Traditional channels of advertising no longer serve the purpose of convincing consumers to buy a product. It’s time for marketers to look beyond the textbook strategies
MANISH PANDEY | New Delhi, December 13, 2013 12:55 Tags :
customer |McKinsey |Consumer |Google |
A few days ago, I got a call from a friend. She was at a Dell outlet and wanted to buy a laptop. She’s aware that I keep a tab on developments in the gadgets arena and therefore trusts my judgment. Interestingly, I could hear the sales representative trying to sell her a particular model at a price point she had suggested. Unfortunately, for the folks at Dell, my friend wasn’t really listening to them. She was asking them for what I had recommended. And this is when the thought struck me – what do you do if your customer knows everything? What if a channel, which was supposed to convince prospective customers to make a purchase, is no longer seriously considered by the buyer?
According to McKinsey’s Consumer Decision Journey report, “Consumers rather than sitting passively and having advertising come after them, are much more actively reaching out to their friends and family, the Internet and other channels to understand their options.” As such, there is an urgent need to step back and re-evaluate, both how consumers go through the decision process and see what companies need to concentrate on in order to make their marketing efforts more productive.
Even greater today, when more marketers – both Indian and global – want a generous pie of India’s domestic consumption base of over $830 billion, which translated into 44.8% of the nation’s total GDP of $1.85 trillion at the end of 2012 (even ahead in percentage terms of China’s 32% consumption share out of a total GDP of $7.32 trillion).
Globally too, businesses are looking at the “Next 4 Billion” nations for growth, especially now, given the slowdown in mature economies.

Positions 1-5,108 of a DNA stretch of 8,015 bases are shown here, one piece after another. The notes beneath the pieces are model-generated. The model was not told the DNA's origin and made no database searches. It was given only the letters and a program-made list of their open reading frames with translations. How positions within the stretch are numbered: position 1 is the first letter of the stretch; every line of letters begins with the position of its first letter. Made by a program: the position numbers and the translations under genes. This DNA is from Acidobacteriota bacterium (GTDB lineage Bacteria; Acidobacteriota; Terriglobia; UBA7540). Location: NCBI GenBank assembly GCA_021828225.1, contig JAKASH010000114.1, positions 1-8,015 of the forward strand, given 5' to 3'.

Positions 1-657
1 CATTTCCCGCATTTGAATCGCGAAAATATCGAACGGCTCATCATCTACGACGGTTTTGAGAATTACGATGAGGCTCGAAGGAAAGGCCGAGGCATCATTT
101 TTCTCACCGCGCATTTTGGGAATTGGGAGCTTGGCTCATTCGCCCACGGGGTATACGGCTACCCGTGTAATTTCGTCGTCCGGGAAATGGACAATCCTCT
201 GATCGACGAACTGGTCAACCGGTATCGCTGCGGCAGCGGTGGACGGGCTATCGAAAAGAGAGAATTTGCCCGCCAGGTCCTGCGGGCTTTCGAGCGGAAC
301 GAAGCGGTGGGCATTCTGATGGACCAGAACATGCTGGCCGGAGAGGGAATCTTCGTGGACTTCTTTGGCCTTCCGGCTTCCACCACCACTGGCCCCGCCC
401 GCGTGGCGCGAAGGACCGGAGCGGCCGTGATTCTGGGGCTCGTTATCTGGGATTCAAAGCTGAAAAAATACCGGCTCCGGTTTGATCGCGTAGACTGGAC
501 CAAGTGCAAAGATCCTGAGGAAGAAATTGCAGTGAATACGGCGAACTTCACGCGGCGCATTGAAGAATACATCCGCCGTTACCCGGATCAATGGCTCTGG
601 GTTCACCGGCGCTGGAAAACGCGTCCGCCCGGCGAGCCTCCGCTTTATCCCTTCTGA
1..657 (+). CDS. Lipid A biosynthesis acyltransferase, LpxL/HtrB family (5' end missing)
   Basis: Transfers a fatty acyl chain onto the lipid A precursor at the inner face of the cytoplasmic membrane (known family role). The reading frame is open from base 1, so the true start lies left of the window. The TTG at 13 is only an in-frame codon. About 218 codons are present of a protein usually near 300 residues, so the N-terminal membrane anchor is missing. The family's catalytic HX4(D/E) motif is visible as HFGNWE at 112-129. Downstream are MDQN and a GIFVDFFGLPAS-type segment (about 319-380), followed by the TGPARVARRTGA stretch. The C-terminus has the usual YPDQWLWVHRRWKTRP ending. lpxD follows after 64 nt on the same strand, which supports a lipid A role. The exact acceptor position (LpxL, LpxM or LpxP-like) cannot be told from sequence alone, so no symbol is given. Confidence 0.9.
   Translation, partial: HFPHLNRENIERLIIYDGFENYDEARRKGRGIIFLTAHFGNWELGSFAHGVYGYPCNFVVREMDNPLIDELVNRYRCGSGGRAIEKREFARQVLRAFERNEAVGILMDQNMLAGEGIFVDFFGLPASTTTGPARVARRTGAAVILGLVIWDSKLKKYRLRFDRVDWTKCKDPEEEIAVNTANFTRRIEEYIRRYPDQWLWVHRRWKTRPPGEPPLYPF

As per a recent report by PricewaterhouseCoopers (Profitable growth strategies for the Global Emerging Middle), “These nations are defined as having average per capita income of between $1,000 and $4,000 per year, and are home to 4 billion people, or more than half of the world’s total population of 7 billion.” Within this group – which includes China, India, Indonesia and Latin America countries in Africa – businesses have traditionally focused on the ‘Middle’ and ‘Upper Middle+’ income tiers.
“The Global Emerging Middle (GEM) already accounts for 2.3 billion people globally. And it is only going to get bigger, thanks to high birth rates and above-average economic growth in many countries in the group. The GEM will represent a combined annual market in excess of $6 trillion by 2021. In India alone, the segment is expected to cross the $1 trillion threshold by 2021 as its ranks swell to 570 million, from 470 million in 2010,” the report sates. Even according to Deloitte’s report (Indian Retail Market: Embracing a new trajectory),
“The total retail spending is estimated to double in the next five years. Of this, organised retail – currently growing at a CAGR of 22% – is estimated to be 21% of total retail expenditure.”
Hence, India is a top priority market in the future plans of almost every global company. But getting to know the heterogeneous and diverse Indian consumer is no mean feat, especially in a dynamic socio-economic environment, where what was a novelty until yesterday is quickly consigned to the dustbins of history the next day.